Conclusions

    In Tapichalaca in extreme southeastern Ecuador there are four sympatric forms of Lepanthes nummularia that are each distinctive. I am sure these are each different species. I refer to them for now as Forms A, B, C, and D. These are shown in the photos below:

 

Form A
Form B
Form C
Form D
Lateral views. Note lip and column differences. All photos are at the same scale so differences in sizes are real.

 

      In the eastern Andes north of Tapichalaca there are three forms of L. nummularia, shown below. One of these, at far right, is clearly the same as Form D of Tapichalaca. Another of these, which I call Form F, at far left, is probably the same as Form A of Tapichalaca. The two middle photos below show the third form, which I call Form E, probably the same as Form C of Tapichalaca. It may be a geographical variation of this Tapichalaca form or it may be good species. We may need DNA analysis to settle this question definitively. Dr. Mark Wilson and his students will investigate this problem.

 

Form F, probably same as Form A of Tapichalaca in the banos area
Form E from Cerro Abitagua
Another Form E, from Cordillera Garcia Moreno
Form D from Cerro Abitagua
Form F, probably same as Form A of Tapichalaca in the banos area
Form E from Cerro Abitagua
Another Form E, from Cordillera Garcia Moreno in the banos area
Side view of this Form D is not yet available.

 

  Dr Luer, in his monograph of Lepanthes subgenus Brachycladium, provides two illustrations of Lepanthes nummularia. Below is one of the illustrations, of a specimen collected near La Bonita in northeast Ecuador (Luer 1994). His other illustration is of a specimen from northern Colombia. Both are referrable to my Form E (see photo above), which I have recorded from La Bonita in northeast Ecuador to the Paute-Mendez Road in southeast Ecuador. It is the most widespread form.

 

This drawing by Dr. Luer illustrates what I am calling Form E.

 

The only modern collections of this species from the western Andes are of several plants rcently collected by Lorena Endara. Two of these have flowered in my greenhouse and belong to a different form, which I shall call Form G, shown below. It has a distinctive linear appressed lip. A third plant collected by Lorena in the same area has different leaves but has not flowered. Since the type specimen of L. nummularia was collected by Jameson in 1856 in the western Andes near the site of this modern collection, I suspect that his collection was of Form G or of this unflowered form. This means that if my different forms are to be split into separate species, Form G or the unflowered form would be the true L. nummularia. Morphology suggests that Form G is distinct from any eastern forms, but we should await the results of Dr Mark Wilson's DNA analysis in order to be sure.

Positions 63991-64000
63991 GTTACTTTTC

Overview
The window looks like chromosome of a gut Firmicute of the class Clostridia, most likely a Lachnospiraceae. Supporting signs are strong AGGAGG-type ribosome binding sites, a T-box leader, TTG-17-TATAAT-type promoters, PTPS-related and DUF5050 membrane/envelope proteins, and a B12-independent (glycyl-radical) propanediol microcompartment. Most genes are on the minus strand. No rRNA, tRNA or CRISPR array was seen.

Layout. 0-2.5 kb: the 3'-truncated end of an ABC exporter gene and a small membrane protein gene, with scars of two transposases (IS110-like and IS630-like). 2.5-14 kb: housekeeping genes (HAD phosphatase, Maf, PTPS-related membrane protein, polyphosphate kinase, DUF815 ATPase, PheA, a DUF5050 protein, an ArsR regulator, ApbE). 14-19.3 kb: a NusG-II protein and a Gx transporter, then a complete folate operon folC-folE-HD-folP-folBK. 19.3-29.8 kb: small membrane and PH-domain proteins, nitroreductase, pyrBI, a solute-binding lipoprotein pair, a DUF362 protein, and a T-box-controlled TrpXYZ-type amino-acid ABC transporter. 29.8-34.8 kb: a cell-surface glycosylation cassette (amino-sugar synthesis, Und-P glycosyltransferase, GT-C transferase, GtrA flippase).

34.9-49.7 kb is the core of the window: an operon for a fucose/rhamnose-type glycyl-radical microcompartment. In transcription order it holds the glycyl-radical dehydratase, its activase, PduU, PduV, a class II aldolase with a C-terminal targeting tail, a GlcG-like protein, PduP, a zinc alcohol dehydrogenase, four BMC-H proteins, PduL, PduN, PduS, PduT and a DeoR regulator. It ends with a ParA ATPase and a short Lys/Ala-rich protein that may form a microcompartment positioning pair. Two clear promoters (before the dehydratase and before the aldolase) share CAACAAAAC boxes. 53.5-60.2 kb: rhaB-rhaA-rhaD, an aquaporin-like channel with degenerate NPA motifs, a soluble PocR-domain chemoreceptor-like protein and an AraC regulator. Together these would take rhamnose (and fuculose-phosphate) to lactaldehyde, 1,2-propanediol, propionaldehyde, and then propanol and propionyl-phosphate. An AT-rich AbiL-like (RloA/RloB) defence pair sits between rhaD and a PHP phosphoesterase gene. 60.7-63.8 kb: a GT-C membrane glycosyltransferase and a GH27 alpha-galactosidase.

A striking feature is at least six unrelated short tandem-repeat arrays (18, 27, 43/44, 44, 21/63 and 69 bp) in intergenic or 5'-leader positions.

Form G from Los Cedros.
Lateral view of Form G from Los Cedros.

 

In conclusion, the existence of four sympatric noninterbreeding forms of Lepanthes nummularia at Tapichalaca in southeast Ecuador proves that there are really four valid species there, Form A, Form B, Form C, and Form D. In east central and northeast Ecuador we have three forms, Form D (the same Form D of Tapichalaca) and Forms E and F. Form E may be the same as Form C from Tapichalaca; Form F may be the same as Form A from Tapichalaca. I await DNA analysis to be sure. Finally, there is at least one form in western Ecuador, Form G, and this is probably the true L. nummularia. I propose to split L. nummularia into between four and six species, depending on how we treat Form G (this would probably be the true L. nummularia) and whether we can combine Form E with Form C. DNA analysis (currently being arranged) will decide the issue. If I had to guess right now based on morphology, I would combine A and F, and I would also combine E with C.  I would be uncomfortable doing that, though.

There are two published synonyms of L. nummularia. One, L. "polygonoides", was collected by Jameson probably in western Ecuador, and probably represents Form G again. The other, L. "ospinae", was collected in northern Colombia and may represent either Form E or a new form. Old pressed herbarium specimens of these tiny, fragile flowers are notoriously hard to interpret, but Dr Carl Luer's nearby collection No. 8871 preserved in alcohol may shed light on the identity of this form. Stig Dalstrom has kindly photographed the type specimen of L. nummularia for me in Vienna, and when these photos are examined I may be able to tell which is the real L. nummularia.

 

Paute-Mendez Road (230 km N of Tapichalaca)

Banos (370 km N of Tapichalaca)

Sumaco-Galeras National Park (460 km N of Tapichalaca)

La Bonita, near Colombian border (550 km N of Tapichalaca)

Forms from Los Cedros, in the western Andes (530 km N of Tapichalaca)

Conclusions

 

Literature Cited:

Luer, Carlyle. 1994. Icones Pleurothallidinarum XI: Systematics of Lepanthes Subgenus Brachycladium and Pleurothallis Subgenus Aenigma, Subgenus Elongatia, Subgenus Kraenzlinella. Monogr. Syst. Bot. 52. St. Louis, Missouri.

 

 

Contents

Introduction and Tapichalaca Forms of Lepanthes nummularia

Forms from the Paute-Mendez Road (230 km N of Tapichalaca)

Forms from Banos (370 km N of Tapichalaca)

Forms from Sumaco-Galeras National Park (460 km N of Tapichalaca)

Forms from La Bonita, near Colombian border (550 km N of Tapichalaca)

Forms from Los Cedros, in the western Andes (530 km N of Tapichalaca)

Conclusions